What's the take away? Rates could be lower in the future, but you could lose deductions. Unless you expect to have substantially more income next year, you should probably defer income to next year and take deductions this year.

For a list of tax rates, facts on alternative minimum tax, standard deduction, credits, etc. go to our Tax Tables page for the details.


Projecting Your Income-Business

Before going any further you've got to have a good handle on the income from your business. Your accounting records are a good starting point, but more than likely you'll have to adjust them to conform to the tax accounting rules. Here are some possible adjustments:

Check with your accountant on these issues. Hopefully, the differences will be slight, and, if so, can be ignored. Annualize your income (e.g., take the first 10 months, divide the income by 10 and multiply by 12) to figure your full-year profit or loss. Don't forget to account for any variations during the year. For example, if you're a retailer, the Christmas season is important and simply annualizing won't work. Same if you run a concession stand at the beach.

Businesses that operate as a sole proprietorship, LLC, partnership, S corporation, etc. have their income (or losses) passed through to the owners and reported on the owners' individual tax returns. That means you'll have to project both the businesses income and your personal income to evaluate your tax bracket. See below.


Projecting Your Income-Personal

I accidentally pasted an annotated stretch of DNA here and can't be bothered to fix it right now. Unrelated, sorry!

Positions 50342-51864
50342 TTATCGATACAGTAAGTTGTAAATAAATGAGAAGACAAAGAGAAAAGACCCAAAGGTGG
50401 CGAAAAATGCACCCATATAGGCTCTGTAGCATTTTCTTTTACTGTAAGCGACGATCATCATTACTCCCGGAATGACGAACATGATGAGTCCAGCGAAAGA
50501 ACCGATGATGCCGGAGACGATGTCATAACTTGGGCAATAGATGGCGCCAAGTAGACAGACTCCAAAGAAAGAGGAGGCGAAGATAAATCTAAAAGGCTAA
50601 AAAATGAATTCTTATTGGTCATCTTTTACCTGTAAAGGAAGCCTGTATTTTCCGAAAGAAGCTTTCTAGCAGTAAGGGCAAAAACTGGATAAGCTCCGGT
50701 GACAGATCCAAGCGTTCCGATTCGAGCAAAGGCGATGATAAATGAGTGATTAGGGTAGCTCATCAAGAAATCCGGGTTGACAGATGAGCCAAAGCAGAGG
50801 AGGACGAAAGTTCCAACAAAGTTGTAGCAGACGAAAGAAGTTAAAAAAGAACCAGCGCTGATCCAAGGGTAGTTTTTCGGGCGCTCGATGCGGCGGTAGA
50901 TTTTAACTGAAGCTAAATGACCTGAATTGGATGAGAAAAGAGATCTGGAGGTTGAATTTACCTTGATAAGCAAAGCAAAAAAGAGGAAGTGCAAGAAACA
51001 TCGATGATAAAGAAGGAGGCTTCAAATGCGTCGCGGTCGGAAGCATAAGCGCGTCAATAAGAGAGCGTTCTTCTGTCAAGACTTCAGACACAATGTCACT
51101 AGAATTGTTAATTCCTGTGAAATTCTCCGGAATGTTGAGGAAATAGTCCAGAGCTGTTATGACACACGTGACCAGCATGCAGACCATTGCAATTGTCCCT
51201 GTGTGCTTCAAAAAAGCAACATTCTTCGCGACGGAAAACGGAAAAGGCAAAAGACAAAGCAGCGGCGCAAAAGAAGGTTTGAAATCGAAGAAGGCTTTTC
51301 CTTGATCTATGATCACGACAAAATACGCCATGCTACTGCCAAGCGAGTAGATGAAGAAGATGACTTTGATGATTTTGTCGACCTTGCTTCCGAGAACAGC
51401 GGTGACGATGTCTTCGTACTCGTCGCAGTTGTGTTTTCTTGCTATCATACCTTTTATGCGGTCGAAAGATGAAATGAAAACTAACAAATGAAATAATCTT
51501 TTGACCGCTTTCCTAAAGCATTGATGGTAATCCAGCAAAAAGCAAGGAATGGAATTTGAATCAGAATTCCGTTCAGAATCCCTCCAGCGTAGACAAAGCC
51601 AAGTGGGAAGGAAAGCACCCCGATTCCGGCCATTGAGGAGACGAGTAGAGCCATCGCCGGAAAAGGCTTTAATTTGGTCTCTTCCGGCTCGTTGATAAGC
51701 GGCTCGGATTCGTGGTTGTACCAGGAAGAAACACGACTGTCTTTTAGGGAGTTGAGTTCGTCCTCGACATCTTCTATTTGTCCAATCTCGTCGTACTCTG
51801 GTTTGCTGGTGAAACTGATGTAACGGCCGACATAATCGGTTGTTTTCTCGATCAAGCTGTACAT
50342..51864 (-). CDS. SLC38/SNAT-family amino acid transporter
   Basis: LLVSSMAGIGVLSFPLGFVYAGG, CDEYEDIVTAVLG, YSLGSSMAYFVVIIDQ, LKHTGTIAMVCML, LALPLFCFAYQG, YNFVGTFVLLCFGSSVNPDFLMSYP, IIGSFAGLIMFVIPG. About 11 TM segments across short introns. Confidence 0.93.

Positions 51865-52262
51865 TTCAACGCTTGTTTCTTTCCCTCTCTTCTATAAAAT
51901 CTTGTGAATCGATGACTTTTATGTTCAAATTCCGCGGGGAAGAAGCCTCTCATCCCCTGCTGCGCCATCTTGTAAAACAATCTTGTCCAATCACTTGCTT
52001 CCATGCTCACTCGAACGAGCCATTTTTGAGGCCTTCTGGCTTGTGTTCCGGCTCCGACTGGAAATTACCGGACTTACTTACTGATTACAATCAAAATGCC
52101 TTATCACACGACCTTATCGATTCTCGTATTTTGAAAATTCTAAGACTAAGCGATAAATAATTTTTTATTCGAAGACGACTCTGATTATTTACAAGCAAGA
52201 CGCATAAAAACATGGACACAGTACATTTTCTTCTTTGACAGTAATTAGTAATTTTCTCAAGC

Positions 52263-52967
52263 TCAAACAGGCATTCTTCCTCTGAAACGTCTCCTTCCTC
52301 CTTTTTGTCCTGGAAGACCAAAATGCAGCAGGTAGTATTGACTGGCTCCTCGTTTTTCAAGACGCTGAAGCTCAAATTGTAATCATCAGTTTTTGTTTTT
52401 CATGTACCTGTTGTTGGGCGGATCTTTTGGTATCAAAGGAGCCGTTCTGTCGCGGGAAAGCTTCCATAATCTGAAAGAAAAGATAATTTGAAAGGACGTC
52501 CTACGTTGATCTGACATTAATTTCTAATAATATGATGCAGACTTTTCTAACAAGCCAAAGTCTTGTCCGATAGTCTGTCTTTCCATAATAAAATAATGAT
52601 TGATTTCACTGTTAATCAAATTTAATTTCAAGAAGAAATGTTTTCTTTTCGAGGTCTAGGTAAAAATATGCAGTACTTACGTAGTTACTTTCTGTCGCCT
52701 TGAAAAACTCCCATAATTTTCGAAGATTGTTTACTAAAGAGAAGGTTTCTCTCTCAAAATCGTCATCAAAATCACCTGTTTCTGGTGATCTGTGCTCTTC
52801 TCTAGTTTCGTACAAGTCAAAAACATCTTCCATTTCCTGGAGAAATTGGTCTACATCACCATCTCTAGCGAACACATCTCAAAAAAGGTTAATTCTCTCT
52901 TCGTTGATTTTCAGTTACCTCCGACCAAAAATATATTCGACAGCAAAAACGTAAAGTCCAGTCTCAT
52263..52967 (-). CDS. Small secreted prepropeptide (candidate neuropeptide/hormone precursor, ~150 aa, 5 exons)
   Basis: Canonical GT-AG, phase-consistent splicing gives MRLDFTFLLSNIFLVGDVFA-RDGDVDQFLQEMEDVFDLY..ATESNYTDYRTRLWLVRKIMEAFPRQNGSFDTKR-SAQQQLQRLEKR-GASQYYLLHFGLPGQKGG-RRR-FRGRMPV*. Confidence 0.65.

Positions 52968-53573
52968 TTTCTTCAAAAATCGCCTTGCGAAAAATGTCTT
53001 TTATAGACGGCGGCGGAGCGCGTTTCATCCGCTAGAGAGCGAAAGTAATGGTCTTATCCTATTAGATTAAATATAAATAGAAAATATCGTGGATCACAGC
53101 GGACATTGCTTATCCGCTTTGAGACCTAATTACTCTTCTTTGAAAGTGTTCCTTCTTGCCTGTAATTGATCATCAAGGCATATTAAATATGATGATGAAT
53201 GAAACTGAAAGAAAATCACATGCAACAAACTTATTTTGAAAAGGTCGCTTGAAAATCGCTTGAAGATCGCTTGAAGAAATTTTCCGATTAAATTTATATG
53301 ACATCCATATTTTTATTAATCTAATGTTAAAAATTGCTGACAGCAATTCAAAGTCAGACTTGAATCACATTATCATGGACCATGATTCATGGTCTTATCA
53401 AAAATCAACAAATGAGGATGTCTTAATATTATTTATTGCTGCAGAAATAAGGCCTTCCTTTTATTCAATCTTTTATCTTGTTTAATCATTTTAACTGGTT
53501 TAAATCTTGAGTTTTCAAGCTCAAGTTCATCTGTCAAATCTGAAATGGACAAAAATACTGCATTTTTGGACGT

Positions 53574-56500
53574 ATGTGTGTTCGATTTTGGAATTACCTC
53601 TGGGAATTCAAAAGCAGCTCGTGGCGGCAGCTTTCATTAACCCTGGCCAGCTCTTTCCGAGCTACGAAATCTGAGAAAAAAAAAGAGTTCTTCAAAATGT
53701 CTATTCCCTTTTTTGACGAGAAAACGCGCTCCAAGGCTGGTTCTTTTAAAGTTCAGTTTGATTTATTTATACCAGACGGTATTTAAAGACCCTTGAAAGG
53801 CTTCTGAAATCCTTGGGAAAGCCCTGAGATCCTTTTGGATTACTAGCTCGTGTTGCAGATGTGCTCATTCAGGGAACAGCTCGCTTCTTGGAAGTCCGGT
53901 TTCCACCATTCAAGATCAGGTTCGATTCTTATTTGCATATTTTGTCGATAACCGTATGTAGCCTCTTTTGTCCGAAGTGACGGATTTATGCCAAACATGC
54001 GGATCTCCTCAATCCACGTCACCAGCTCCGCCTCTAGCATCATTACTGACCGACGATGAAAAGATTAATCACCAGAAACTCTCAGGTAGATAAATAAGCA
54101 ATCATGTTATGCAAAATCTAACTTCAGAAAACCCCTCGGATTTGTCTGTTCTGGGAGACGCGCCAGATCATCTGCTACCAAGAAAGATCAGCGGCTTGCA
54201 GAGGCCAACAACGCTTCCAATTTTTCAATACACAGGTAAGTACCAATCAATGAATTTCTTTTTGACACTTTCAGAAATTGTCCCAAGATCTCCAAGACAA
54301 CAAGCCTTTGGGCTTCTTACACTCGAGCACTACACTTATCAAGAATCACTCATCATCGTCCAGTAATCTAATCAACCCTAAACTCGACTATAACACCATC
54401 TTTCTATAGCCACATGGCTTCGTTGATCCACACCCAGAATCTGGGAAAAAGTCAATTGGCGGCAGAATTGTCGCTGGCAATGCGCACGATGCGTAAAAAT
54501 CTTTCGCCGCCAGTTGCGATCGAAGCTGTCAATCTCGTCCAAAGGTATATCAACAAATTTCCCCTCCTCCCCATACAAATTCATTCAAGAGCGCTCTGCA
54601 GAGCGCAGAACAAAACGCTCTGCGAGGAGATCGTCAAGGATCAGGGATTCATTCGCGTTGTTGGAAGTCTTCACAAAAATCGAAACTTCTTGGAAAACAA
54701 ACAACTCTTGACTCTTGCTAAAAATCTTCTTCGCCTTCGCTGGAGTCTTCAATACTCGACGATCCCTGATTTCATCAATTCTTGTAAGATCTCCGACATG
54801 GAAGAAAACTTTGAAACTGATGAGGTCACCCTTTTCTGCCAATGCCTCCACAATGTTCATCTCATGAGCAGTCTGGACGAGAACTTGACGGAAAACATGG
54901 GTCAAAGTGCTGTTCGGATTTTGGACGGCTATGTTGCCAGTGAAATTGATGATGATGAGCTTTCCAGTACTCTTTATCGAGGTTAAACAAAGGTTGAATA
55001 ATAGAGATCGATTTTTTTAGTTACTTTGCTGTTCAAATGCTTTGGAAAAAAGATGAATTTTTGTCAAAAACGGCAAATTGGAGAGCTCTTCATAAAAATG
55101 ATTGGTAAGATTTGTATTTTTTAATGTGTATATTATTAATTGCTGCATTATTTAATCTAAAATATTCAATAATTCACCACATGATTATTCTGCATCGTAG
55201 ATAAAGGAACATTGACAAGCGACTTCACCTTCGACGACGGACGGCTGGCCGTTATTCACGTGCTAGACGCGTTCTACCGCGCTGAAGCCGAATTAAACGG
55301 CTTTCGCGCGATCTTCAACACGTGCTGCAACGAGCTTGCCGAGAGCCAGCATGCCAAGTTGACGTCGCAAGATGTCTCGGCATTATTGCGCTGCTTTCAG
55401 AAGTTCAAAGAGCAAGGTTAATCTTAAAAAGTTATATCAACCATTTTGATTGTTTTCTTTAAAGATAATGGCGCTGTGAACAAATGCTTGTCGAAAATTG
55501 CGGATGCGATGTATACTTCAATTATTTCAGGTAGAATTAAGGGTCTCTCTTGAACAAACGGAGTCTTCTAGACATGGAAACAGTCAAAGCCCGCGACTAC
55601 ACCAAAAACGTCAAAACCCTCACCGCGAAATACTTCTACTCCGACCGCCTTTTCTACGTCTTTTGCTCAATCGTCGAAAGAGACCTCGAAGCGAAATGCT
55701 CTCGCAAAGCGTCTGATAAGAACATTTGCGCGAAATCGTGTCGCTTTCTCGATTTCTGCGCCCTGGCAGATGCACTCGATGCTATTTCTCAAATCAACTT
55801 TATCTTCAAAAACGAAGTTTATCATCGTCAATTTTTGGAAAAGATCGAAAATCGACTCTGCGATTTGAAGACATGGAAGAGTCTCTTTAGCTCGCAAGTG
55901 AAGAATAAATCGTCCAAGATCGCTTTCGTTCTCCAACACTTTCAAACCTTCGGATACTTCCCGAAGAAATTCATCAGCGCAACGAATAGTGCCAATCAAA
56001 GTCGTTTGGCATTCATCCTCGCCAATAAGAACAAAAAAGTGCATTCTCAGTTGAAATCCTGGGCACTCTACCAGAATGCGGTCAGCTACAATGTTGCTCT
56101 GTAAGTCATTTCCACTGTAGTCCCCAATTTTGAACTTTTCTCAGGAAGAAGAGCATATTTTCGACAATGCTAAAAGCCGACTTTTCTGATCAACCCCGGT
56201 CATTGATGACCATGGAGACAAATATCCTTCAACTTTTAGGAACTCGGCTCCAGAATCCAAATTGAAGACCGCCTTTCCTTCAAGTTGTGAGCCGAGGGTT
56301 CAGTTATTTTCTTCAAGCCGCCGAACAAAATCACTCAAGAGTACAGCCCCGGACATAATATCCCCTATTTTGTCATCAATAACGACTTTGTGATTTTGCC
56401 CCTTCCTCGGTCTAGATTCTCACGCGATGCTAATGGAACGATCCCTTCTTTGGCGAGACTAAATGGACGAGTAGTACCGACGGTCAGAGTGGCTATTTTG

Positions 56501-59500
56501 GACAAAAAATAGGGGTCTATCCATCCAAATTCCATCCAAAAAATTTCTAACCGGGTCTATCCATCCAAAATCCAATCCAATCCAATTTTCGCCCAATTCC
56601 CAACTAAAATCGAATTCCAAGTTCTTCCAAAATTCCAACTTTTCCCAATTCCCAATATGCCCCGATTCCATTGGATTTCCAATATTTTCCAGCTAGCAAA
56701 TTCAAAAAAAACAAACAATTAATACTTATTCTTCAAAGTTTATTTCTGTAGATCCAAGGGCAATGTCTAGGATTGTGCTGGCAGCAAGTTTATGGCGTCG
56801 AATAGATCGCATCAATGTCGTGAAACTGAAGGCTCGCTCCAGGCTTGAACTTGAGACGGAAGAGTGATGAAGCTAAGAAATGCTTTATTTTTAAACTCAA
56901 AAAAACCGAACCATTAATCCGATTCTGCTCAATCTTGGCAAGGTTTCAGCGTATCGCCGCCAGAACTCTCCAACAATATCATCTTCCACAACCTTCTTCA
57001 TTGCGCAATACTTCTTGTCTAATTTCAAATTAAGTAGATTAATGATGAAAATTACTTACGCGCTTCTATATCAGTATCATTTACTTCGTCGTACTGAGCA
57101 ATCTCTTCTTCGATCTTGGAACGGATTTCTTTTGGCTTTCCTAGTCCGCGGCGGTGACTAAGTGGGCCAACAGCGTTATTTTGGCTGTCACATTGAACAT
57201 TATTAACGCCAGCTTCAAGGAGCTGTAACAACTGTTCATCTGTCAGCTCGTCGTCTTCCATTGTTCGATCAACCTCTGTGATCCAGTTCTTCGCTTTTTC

If you do business as an S corporation, sole proprietorship, etc. your share of profits or losses are passed through and taxed on your personal return. (If you, or you and your spouse are the only shareholders in an S corporation, taking a smaller or larger salary won't change the outcome materially. A larger salary will just mean the pass-through income from the S corporation will be reduced and vice versa.) That means you'll have to do a projection of your personal as well as business income before you can do any serious planning. Assemble your records for the first 10 months of the year. If you record income and expenses on a regular basis, this should be a snap. The purpose of this article is to determine if it makes sense to make any last minute capital expenditures to take advantage of bonus depreciation, etc. While we've included a list of items to take into account at the personal level, you can cheat and estimate some of them. For example, your charitable contributions usually run $500 to $1,000. For now your best guess is good enough. Concentrate on the bigger numbers.